Mathematics is intellectual activity that requires describing problems, understanding problems, solving problems, describing both problems and solutions in a specialised language so they are repeatable, and convincing other people that the solutions are valid. There are differences, but there is some similarity between that description of mathematics and of software development.

One thing in common between software development and mathematics is that people often focus on one of the minor aspects of them, ignore the rest, and then wonder why they don't do the whole job well. Software development is often portrayed as "programming" (the routine transcription of a solution approach into a programming language, using specific techniques at best, or as "hacking"). Mathematics is often portrayed as a rote-learning activity (eg multiplication tables) and the jiggling of formulae using rules. In reality, both software development and mathematics are complex intellectual activities, with specialised, extendable, and highly flexible languages tailored to describing and solving problems.

If you accept those broad characterisations, there is certainly a positive correlation between mathematical skills and software development skills. That is not saying that all good software engineers are good mathematicians. It is saying that a good software engineer will often become a better software engineer if s/he fosters skills in mathematics.

As to whether good skills with mathematics correlates with programming skills, I don't care. There is much more to being a good software developer than programming, and programming is among the least difficult aspects of being a software developer.
• 11-30-2012
nonoob
cal2 class is calculus? If so, I have personally not used calculus directly in the types of programming I do. But sometimes, depending on the problem, I have had to do some curve fitting and equation solving because an engineer asked me to write code to translate a thermistor's value to temperature... embedded into a microcontroller. So I was glad to be able to look at his data sheet and code a small program which included a noise filter and moving averages. In other jobs I had to rely on some geometry I could remember - rotations of coordinate systems when interfacing touch-screen and digitizer tablet input. Or finding whether a polygon encloses thousands of coordinates in a mapping program.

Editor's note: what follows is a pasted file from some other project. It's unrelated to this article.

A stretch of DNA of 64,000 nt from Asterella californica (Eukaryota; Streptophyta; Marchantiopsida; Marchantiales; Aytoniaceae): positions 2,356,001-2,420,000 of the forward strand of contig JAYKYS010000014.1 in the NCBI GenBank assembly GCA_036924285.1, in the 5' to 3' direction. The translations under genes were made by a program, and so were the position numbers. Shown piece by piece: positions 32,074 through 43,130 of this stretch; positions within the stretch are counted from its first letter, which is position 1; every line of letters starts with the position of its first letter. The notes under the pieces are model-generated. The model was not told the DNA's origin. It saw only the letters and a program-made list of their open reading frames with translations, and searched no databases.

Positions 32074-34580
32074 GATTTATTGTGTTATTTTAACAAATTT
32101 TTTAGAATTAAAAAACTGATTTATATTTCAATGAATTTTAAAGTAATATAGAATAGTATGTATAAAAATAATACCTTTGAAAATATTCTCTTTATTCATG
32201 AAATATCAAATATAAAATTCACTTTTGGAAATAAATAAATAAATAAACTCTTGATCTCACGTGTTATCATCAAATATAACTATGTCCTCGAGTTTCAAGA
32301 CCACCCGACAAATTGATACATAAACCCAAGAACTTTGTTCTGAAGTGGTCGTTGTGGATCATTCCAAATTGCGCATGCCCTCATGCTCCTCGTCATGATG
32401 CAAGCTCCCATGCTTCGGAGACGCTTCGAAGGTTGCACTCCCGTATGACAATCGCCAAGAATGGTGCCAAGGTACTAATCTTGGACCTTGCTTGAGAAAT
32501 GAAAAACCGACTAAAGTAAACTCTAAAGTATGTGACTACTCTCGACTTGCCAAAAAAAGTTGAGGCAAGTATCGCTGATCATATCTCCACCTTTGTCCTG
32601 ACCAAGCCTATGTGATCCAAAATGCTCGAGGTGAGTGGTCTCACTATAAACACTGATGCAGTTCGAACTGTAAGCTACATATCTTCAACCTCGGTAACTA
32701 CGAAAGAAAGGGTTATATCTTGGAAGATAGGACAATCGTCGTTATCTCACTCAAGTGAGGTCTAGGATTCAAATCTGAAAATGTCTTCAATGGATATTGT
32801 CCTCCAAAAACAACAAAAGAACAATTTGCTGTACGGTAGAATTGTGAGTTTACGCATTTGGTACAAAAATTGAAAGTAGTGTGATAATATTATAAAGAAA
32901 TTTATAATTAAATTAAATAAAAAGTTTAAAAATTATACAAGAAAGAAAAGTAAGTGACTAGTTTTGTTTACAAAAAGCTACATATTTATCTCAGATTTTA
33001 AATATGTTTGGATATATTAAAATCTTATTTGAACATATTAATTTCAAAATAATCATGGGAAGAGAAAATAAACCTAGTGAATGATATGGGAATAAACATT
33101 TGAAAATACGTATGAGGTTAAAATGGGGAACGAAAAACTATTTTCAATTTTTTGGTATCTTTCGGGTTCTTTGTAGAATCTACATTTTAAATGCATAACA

I think your question is more about whether the level of math is ever needed to program well, with the exception of where the stated problem specifically demands such knowledge. As was said very well by Matticus, it's the discipline and meticulousness that's learned and carried forward into programming. Attention to detail. Being willing to stick with a laborious process that does not seem to give rewards until the very end.

Having approached similar problems in the past is certainly the best way to program more effectively in the future. That's plain experience. I can't credit my math memories for that since I don't practice those things.
• 11-30-2012
std10093
Quote:

Originally Posted by camel-man
Is that a myth or does it hold some fact to it? I personally am not fond of numbers and hate math. How many of you enjoy math and find it beneficiary to your programming skills?

Mathematics is a science that can benefit you a lot in your life.

( in early years of university you find out that computational geometry and graphics for example are really given a boost some guy good at maths. )

My suggestion : Be good at both :)
• 11-30-2012
Mario F.
Quote:

Originally Posted by camel-man
Is that a myth or does it hold some fact to it? I personally am not fond of numbers and hate math.

Just take the approach that if some math knowledge is necessary for you to solve a computational problem, just study what is required. It's no different than learning enough accounting to make an accounting program.